The Practice of Friendship Balancing: Russia-Israel Relations, 2015 to 2021, by Chen Kertcher and Dima Course 

  • Russia and Israel are engaging in “friendship balancing,” as they have conflicting interests but do not want to risk the deterioration of relations. The two states have worked to develop practices to mitigate disputes and promote cooperation despite differences. 
  • Russo-Israeli relations are partly based on a shared identity and culture, with significant emigration to Israel after the fall of the USSR, and interest in avoiding conflict. 
  • Despite supporting opposing sides during the Syrian Civil War, Israel and Russia managed to continue cooperation through structural mechanisms. By allowing Israel to carry out bombings as long as Jerusalem provided sufficient warning and avoided harming Russian assets, the two parties successfully avoided conflict. 

Unlikely Alliances: How the Wars in Karabakh And Gaza Shape Northwest Asian Security, by Emil A. Souleimanov 

  • Ongoing conflicts in the Levant and post-Soviet South Caucasus have upset regional relationships and threaten escalation into a cross-regional war.  
    • Azerbaijan’s military victories over the Armenia-occupied republic of Nagorno-Karabakh and cooperation with a Turkish-Israeli duo has antagonized Iran into fearing for its security.  
    • Armenia lost Russian support with a redirection toward Ukraine and is increasingly fearing major military confrontation between Azerbaijan and Iran. 
  • Ongoing escalation as a result of the Gaza war may push Israel into a larger armed conflict and place already vulnerable states in precarious positions.   
  • To mitigate Iran, relations between Baku and Tehran must be normalized; otherwise, Azerbaijan may find itself caught in the crossfire of an Iran-Israeli conflict.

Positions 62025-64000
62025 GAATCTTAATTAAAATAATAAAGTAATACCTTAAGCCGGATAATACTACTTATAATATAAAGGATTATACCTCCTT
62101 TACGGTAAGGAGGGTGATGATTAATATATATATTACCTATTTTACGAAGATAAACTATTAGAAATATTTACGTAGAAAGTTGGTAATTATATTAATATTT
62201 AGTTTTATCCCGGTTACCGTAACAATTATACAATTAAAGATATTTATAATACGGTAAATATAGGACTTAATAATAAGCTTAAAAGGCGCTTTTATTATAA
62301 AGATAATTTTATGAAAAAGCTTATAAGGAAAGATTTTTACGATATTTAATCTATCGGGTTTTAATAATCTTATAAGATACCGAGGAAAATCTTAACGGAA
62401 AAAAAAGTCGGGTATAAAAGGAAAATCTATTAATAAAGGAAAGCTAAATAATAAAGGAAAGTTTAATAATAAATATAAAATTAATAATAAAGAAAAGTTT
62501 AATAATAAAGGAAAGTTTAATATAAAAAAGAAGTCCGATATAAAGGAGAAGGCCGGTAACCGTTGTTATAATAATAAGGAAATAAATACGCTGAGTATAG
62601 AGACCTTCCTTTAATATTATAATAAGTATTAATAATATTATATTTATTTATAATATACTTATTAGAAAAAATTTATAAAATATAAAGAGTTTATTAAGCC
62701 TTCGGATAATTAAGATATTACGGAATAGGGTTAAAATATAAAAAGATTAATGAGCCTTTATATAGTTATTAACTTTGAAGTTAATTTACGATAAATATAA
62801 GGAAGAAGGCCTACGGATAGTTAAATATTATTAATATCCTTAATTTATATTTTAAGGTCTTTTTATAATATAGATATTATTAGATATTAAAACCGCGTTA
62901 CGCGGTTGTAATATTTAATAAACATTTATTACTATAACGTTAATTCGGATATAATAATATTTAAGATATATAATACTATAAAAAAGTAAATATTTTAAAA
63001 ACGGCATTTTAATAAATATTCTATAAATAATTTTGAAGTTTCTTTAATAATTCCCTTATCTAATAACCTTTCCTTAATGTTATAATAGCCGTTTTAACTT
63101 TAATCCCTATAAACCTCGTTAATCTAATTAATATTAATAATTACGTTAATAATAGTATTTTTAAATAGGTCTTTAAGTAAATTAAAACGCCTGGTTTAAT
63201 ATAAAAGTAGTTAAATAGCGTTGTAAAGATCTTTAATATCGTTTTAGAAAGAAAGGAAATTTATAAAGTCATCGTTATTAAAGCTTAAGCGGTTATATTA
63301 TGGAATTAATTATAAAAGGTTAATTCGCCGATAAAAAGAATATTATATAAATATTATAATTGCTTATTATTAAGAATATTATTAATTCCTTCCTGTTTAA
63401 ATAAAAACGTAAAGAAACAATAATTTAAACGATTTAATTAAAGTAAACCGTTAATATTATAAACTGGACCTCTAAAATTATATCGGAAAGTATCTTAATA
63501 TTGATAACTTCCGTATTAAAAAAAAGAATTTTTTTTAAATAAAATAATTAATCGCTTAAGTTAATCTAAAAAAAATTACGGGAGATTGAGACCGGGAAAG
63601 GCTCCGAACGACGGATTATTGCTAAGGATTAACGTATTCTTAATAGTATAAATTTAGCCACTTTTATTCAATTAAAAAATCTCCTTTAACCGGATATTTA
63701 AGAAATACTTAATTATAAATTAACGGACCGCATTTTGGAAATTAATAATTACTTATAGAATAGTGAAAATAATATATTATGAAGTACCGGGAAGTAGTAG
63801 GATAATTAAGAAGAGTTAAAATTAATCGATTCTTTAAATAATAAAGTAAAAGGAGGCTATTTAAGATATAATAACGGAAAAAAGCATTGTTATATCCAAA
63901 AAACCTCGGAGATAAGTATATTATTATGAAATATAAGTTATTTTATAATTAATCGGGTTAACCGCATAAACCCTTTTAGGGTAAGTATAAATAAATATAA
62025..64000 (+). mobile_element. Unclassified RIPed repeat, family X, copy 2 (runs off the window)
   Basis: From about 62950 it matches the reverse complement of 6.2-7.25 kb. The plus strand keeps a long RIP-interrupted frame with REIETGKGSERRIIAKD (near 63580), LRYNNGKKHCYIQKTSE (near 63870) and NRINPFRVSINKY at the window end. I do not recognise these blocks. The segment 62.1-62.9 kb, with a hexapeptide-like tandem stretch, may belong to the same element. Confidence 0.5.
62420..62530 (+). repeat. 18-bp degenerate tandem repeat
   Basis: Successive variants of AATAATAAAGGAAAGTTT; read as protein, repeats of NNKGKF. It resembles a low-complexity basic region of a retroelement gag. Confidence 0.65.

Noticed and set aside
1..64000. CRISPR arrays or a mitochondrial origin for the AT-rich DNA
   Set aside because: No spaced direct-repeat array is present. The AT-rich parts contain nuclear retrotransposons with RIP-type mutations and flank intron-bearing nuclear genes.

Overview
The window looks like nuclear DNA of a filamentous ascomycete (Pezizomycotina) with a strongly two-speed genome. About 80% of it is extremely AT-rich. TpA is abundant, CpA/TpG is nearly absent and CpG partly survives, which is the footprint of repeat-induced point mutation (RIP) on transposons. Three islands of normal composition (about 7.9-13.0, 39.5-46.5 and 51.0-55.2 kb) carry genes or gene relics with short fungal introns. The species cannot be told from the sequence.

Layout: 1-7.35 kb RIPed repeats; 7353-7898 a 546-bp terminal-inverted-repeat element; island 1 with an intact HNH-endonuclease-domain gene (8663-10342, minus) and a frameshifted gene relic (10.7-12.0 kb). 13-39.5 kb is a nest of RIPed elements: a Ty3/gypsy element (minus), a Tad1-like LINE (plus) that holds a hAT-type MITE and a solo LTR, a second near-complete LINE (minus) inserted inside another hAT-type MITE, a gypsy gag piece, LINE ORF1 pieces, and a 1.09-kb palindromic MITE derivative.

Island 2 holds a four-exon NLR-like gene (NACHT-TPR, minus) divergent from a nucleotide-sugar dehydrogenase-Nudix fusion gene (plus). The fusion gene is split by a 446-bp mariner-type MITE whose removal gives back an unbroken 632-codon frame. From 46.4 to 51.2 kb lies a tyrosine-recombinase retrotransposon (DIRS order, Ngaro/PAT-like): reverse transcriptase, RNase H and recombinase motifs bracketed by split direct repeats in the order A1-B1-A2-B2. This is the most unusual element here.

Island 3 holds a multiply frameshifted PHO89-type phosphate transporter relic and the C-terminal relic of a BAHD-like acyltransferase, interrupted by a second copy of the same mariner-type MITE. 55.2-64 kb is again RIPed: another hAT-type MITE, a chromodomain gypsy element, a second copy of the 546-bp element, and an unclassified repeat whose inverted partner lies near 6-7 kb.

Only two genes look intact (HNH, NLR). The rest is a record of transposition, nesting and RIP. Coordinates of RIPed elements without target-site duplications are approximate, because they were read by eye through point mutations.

Do Turkey’s 2024 Local Elections Signal the End of Erdoğan’s Reign?, by M. Hakan Yavuz and Rasim Koç 

  • The victory of the opposition Republic People’s Party marked long-term President Erdoğan’s greatest electoral defeat ever; the authors argue that this outcome was the result of disapproval of Erdoğan and his party more than approval of the opposition. 
  • Two decades of his centralization of government has resulted in neutralized institutions, destruction of checks and balances, and a lack of judicial independence or rule of law. 
  • The municipal election results offer Turkey an opportunity to reunite the country’s many diverse groups around a shared vision for the country. 

Constitution Making and Enduring Challenges To Democracy in Turkey, by Ayşe Y. Evrensel 

  • Throughout history, constitutional revisions have been made to serve the political elite and fail to create long-term objectives or broad-based political discourse because they are more responsive than proactive. 
  • Top-down constitutional processes create advantages for incumbents because of a history of weak democratic traditions. 
  • Erdoğan, following the narrowest presidential election yet in 2023, is once more facing the consequences of a poorly designed constitution, as his decades of revisions have left the armed forces unable to interfere with a democratically elected government. 

Ten Years After: Revisiting the Ouster Of Egypt’s Muslim Brotherhood, by Ebtisam Hussein 

  • Hussein argues that the Muslim Brotherhood chose to engage in conflict with armed forces in 2013 because of a history of persecution, a broad base of support, and a fear of losing power.  
  • But the group ignored signs that it needed to coordinate with the military to avoid confrontation. 
  • The Egyptian military has long held privileged status and demonstrated its capacity to oust governments, so failure to compromise would mean the demise of any regime, including the Muslim Brotherhood. 

Muslim Brotherhood Memoirs: Prison as a Link among Hostile Groups, by Liad Porat 

  • The Muslim Brotherhood, following significant arrests under former Egyptian President Gamal Abdel Nasser, came to dominate the prison system and used it as a platform to promote the ideological struggle against the regime and gain relevance. 
  • Within the prisons were also contained Jewish and communist activities that enjoyed a sense of solidarity that promoted cooperation against a common “absolute enemy.” 



The Nagorno-Karabakh Conflict: Historical and Political Perspectives, by M. Hakan Yavuz and Michael Gunter; reviewed by Umut Uzer 

The Struggle for Supremacy in the Middle East: Saudi Arabia and Iran, by Simon Mabon; reviewed by Guo Juanwugao 

Humane: How the United States Abandoned Peace and Reinvented War, by Samuel Moyn; reviewed by A.R. Joyce 

  • Middle East Policy

    Middle East Policy has been one of the world’s most cited publications on the region since its inception in 1982, and our Breaking Analysis series makes high-quality, diverse analysis available to a broader audience.